• Inbound links from bad neighborhoods.  Websites sitting in what Google considers “bad neighborhoods” are no good. Stay away, they are dangerous! These sites have been flagged for malware, dominated by pop-up ads, and other issues Google considers spammy. Links to / from these neighborhoods will do nothing good for your website equity.

All of these techniques worked great… up until a week ago. Classic example of quick gain and short-term profits using black hat SEO techniques. Obviously this isn’t the goal of the majority of business owners.

Yes, Google got excited about blog networks like BuildMyRank and organizations like TribePro. Does that mean what was once grey hat SEO techniques are now black hat?  Grey hat was the loophole around Google. Unfortunately, many who know little about SEO probably got caught up in these practices thinking they were white hat and have since seen their rankings plummet. That is why it is essential to learn the meaning of white hat SEO and diversify your link building strategies.

Should we SEO specifically for Google?

This is a valid question for anyone with a website. Google is the largest search engine boasting nearly 70% of all searches on the internet. How can small businesses compete with the larger ones and not have their entire income suddenly dry up after another Google update?

Of course it’s not best practice for anyone to put all their eggs into one basket. It’s essential to diversify your link building strategy as it would be in any business. Internet Marketing isn’t an exception to diversification.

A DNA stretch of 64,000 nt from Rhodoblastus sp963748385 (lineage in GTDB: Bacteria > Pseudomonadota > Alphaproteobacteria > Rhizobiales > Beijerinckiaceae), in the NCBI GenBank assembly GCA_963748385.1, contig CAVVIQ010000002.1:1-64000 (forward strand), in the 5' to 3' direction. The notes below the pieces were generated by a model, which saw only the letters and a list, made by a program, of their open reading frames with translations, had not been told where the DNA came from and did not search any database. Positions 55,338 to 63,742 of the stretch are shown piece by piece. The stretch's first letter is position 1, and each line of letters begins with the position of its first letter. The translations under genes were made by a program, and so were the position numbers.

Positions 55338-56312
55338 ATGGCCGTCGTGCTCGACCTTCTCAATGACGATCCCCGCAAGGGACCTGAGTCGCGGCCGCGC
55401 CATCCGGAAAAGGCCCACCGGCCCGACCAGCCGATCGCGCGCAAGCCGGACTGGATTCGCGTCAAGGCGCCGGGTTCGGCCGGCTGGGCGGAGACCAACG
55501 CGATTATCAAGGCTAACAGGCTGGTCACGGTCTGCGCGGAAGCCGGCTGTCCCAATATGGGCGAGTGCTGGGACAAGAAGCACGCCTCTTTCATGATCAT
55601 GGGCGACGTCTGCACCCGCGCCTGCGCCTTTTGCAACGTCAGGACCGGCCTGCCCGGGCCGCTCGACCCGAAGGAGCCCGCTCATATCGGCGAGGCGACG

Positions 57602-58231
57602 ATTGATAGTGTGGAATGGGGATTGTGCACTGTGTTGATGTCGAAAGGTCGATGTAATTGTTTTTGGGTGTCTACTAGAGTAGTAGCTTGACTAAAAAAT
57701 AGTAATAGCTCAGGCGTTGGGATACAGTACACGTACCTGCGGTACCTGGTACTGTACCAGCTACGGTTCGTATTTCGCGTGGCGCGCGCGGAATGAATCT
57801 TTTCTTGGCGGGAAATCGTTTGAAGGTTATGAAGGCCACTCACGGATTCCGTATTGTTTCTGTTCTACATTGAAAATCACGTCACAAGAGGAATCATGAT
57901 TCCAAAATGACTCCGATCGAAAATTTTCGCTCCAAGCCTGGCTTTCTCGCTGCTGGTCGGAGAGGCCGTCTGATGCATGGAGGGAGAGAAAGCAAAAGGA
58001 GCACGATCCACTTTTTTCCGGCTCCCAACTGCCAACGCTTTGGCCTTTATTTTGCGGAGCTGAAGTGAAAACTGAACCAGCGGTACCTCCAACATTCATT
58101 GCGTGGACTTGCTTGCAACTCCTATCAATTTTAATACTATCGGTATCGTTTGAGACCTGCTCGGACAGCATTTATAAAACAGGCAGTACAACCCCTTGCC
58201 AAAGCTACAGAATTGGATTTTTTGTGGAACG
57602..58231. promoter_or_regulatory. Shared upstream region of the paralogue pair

Let’s go over some other possibilities to optimize outside of Google.

  • Socialize content. Blogging is an essential component to your overall presence online. But your efforts don’t stop once the blog has been written and published. It needs to be seen. Share it across your Social Media pages. If you aren’t in the Social Media game now, you’re missing a large opportunity for exposure. I suggest starting small with Facebook, Google +, Twitter, and YouTube. Of course you don’t need all of them but, each of them offer your clients / visitors great benefits to develop a relationship based on trust.
  • Exchange blog posts with others in similar non-competitive markets. Exchanging blog posts holds two benefits. The first, it allows you to cross over into someone else’s home on the internet as an invited guest. Your new audience is looking towards you as a trusted referral.
  • Quality content. After all, isn’t this why Google keeps updating their algorithm? It’s imperative your site has quality content that over delivers time and again. It will build trust with your clientele, prospects, and community. It’s like a good book versus a GREAT book. Which one has a better chance to become timeless? We want our websites to become timeless regardless of a change in algorithm and it begins with quality content.
  • Facebook. Interact regularly with other businesses on Facebook and develop a relationship with them (below I’ll reveal an old school offline marketing technique that when done right will explode your online marketing!)

On a similar note we cannot disregard Google’s investment in Google +. If you think Google is not tracking +1′s  and Google + shares, think again. Take advantage of this easy to use tool and reward yourself by teaming up with Google.

  • Purchase Ads on Social Media sites such as Facebook, LinkedIn, and Twitter. Because so many people share so much about themselves on Facebook, Facebook Ads can be designed and adapted like no other, certainly not Google Adwords. Take advantage of that information and create an Ad Campaign that targets the exact demographic of your clientele.

It’s time to think like a Publisher. Create content once and spin it into multiple channels. Create photo galleries on, videos on YouTube and create podcasts for your visitors and prospects to listen to. Turn your blog posts into an e-book to sell or give away. Of course with all of these methods you always point the user back to you via link to your website or other Call to Action such as a phone number or irresistible offer.